Graphics and disgracing
The logo for South Korea’s winter games was revealed in 2013, and conceived by Korean designer Ha Jong-joo. It uses the five ubiquitous colours that are associated with all Olympic amusements of blue, yellow, green, red and black. But it turns the logo on its head by jotting the well-known Olympic rings and adding a Korean twist.
The pillar- and star-shaped badges that make up the logo represent different characters – or letters – tolerant of in the Korean alphabet, Hangeul. These letters are used in the word PyeongChang, but also beget a deeper meaning. The pillar-shaped symbol aims to represent “harmony” between “Zion, earth and man”, say the Olympic organisers, while the star-shaped symbol aims to mirror athletes, ice and snow, presumably through its resemblance to a stick-man figure and a snowflake.
The Paralympic Plays logo drops the pillar symbol, and instead features two star-shaped signs holding hands, which implies it is representing unity between athletes.
A series of pictograms has also been resulted to be used across the different winter sports, from figure skating to bobsleigh and snowboarding. They all blend abstract, white, human figures, made of lines and dots which are also roused by the Korean alphabet, and set against a blue background.
Korea has a biography of creating cute, animated characters, particularly bug-eyed, big-headed, colourful creatures. This carries through to the mascots for this year’s Olympics, which are cuddly, vivacious depictions of a white tiger and an Asian black bear.
The white tiger, recruited Soohorang, is considered to be Korea’s national – or “guardian” – animal, according to the organisers. The VIP comes from two words meaning “protection” and “tiger”.
The black back up a survive, called Bandabi, symbolises “strong willpower” and “courage” in Korean folklore. Both beings can be found used across communications, undertaking various high-risk winter humours, from skiing to curling.
Torch and medals
The Olympic torch also concerns the heritage and culture of Korea – the torch is 70cm in height, symbolising the altitude of PyeongChang, which meets 700 metres above sea-level.
Designed by Korean industrial inventor Kim Young-se, it features an outer, white case with an inner gold cylinder, which accomplishes the frame. The white casing features five prongs, representing the star-shaped, Korean inscribe used in the logo, and also aims to symbolise five continents penetrating together.
This star symbol is repeated along the handle of the torch, which be motivated bies people are “coming together” to do the torch relay, say the organisers.
An umbrella-shaped cap temporizes on top, which enables it to keep its flame burning even in strong close down and heavy snow, say the organisers. The white colour of the torch aims to put the impending cold weather, as well as nod to the white porcelain produced in Korea.
The victorious medals were inspired (again) by Korean language, architecture and textiles; the alphabet Hangeul, alongside usual housing (Hanok) and clothing material (Hanbok).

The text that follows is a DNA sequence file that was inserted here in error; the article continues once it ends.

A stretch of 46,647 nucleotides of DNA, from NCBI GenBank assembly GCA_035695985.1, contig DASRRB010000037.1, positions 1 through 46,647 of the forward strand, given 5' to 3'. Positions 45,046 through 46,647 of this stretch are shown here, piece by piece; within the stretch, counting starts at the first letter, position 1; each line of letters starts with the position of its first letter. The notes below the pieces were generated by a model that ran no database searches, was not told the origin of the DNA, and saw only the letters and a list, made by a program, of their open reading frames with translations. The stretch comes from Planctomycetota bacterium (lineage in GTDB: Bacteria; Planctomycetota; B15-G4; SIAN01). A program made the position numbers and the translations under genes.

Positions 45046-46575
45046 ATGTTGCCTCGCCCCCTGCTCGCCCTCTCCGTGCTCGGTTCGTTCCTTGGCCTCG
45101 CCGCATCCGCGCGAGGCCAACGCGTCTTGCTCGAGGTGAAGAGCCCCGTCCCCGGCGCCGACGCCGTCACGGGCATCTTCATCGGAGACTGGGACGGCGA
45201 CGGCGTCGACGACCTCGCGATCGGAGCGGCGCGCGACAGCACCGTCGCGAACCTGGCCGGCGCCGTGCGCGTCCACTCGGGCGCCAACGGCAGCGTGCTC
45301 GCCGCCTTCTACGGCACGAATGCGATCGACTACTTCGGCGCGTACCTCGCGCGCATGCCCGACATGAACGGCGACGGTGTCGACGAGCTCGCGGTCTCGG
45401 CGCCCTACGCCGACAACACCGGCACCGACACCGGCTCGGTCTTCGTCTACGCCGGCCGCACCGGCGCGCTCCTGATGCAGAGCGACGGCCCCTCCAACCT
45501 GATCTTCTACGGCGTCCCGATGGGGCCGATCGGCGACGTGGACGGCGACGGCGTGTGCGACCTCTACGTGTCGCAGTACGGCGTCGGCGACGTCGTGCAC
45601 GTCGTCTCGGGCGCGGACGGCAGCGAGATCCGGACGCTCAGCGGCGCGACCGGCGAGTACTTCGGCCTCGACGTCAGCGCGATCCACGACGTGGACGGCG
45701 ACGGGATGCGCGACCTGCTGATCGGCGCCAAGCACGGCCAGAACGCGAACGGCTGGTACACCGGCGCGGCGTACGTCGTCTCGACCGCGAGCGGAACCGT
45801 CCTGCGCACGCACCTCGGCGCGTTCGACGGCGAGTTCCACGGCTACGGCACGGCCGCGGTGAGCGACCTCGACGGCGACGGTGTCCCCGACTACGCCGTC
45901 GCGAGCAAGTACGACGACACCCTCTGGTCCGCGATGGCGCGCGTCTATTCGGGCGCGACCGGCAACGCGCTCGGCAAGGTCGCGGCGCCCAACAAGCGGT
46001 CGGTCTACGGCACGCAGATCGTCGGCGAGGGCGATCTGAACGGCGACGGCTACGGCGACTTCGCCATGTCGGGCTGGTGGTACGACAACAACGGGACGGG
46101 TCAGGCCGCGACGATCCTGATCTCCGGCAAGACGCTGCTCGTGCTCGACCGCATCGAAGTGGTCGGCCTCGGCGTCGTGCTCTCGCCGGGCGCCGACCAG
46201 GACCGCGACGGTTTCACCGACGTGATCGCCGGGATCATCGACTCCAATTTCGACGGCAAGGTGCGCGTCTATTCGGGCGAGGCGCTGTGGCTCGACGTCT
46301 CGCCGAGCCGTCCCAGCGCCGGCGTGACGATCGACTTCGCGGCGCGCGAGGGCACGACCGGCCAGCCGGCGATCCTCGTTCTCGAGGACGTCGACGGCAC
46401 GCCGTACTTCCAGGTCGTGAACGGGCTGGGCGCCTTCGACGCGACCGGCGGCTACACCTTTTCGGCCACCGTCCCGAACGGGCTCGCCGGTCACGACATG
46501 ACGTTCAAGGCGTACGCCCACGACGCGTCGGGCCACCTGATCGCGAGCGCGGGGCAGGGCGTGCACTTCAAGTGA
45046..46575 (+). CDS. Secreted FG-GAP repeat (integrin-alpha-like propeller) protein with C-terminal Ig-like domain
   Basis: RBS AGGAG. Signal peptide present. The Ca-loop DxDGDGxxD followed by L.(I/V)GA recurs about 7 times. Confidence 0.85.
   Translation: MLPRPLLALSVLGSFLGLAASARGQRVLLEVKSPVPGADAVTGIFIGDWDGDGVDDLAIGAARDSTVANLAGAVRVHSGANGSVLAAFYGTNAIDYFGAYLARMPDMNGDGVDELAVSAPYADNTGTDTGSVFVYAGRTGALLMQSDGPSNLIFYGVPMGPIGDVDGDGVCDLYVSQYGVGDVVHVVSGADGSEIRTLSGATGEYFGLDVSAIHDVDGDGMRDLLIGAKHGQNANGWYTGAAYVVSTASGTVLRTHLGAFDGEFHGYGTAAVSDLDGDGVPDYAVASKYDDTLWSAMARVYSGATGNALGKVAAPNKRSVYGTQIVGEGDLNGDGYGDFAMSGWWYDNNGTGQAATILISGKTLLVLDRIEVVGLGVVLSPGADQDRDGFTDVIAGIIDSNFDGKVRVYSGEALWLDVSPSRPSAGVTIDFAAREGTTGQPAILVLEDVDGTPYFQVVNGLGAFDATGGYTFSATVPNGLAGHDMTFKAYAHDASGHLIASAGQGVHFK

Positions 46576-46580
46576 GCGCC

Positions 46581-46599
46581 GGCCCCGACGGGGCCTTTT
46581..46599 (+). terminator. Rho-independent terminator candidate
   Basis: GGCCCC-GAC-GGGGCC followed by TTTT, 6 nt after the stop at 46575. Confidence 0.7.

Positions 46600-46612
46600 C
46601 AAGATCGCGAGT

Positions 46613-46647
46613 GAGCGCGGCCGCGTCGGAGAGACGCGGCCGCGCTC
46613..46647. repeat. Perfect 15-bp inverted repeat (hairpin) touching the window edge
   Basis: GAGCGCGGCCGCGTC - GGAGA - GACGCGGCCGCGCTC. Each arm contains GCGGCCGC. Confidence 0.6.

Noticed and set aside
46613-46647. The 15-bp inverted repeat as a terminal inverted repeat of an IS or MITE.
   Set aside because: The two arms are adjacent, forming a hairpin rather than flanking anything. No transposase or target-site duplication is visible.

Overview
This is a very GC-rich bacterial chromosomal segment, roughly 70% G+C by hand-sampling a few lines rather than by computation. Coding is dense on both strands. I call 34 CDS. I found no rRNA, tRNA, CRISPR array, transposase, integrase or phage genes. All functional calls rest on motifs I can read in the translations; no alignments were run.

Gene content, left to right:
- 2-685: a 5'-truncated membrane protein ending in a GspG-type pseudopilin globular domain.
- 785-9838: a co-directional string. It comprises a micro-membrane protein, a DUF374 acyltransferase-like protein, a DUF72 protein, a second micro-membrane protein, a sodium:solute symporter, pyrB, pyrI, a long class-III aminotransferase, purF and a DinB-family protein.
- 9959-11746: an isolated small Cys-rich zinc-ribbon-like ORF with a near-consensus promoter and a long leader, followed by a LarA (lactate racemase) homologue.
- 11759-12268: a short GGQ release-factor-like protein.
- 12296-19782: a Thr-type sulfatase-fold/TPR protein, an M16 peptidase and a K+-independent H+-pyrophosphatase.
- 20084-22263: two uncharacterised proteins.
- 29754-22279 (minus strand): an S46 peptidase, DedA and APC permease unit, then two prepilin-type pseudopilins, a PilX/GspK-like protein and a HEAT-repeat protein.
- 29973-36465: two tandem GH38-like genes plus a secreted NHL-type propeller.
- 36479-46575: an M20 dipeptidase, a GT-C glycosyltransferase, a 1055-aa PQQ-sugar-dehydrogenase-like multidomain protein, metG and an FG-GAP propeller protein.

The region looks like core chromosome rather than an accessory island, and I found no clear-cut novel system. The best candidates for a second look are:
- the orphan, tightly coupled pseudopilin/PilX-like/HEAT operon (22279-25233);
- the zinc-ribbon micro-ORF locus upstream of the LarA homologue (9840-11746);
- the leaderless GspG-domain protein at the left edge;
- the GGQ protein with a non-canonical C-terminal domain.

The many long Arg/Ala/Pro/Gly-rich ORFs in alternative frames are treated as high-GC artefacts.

The medal itself performs indented stripes across the metal, which are stretched out versions of Hangeul letterforms, while a Korean framework called Gapsa has been used for the strap. The strap is also travel over in Hangeul letters, forming a snowflake shape. The wooden case for the medal gives its shape to the curved rooves of traditional Korean houses.
Stadiums and pavilions
The PyeongChang Olympic Amphitheatre has caused some controversy over the fact that, after a three-year-long construction project, it will allegedly be demolished once the games are over.
The colosseum was constructed between 2014 and 2017, and is due to be dismantled after the closing service takes place on 25 February. It cost £44.1 million to strengthen, according to the BBC.
It’s not just the unsustainable nature of the stadium that has raised eyebrows, either – considerations have been expressed about the fact that it has no roof and allegedly no significant heating, so spectators are expected to feel the cold quite substantially when the strict weather conditions kick in.
The Olympic organisers are anticipating this and mean to give everyone attending the ceremony heating pads, blankets, heated seat cushions and raincoats, while heat shelters, heaters and windshields acquire been installed throughout the stadium.
Pentagonal in design, the architecture have all the hallmarks to reference the five-pointed star that makes its way throughout all of the Olympic pattern and communications. It is expected to seat 35,000 people.
© Luke Hayes
Another gargantuan, architectural proclamation of the games will be London-based practice Asif Khan’s installation; a “super-black” pavilion, the independent of which is illuminated by fake stars that appear to “float in mid-air”, states the architectural practice.
The 10-metre-high structure is covered in a material called Vantablack, which absorbs 99% of clarification that hits its surface, creating the illusion of a “black void” in full knowledge. Visitors can stroll into the installation, and will be greeted by a water initiation, which creates water droplets in the air. It was commissioned by car brand Hyundai.
The torch-bearers are the stars of this year’s games when it comes to clothes; the gold and white jumpsuits worn by those carrying the Olympic torch, along with corresponding hat and gloves, mimic the design of the torch itself, and feature the much-seen star-shaped sign. The material used is waterproof and thermal, to keep torchbearers warm, say the organisers.
A multi-coloured palette compassions the sports uniforms, from red and blue for cross-country skiing, to the neon, multicoloured jumpsuits of the skeleton athletes.
All representatives courtesy of the PyeongChang 2018 Olympic and Paralympic Games unless under other circumstances stated.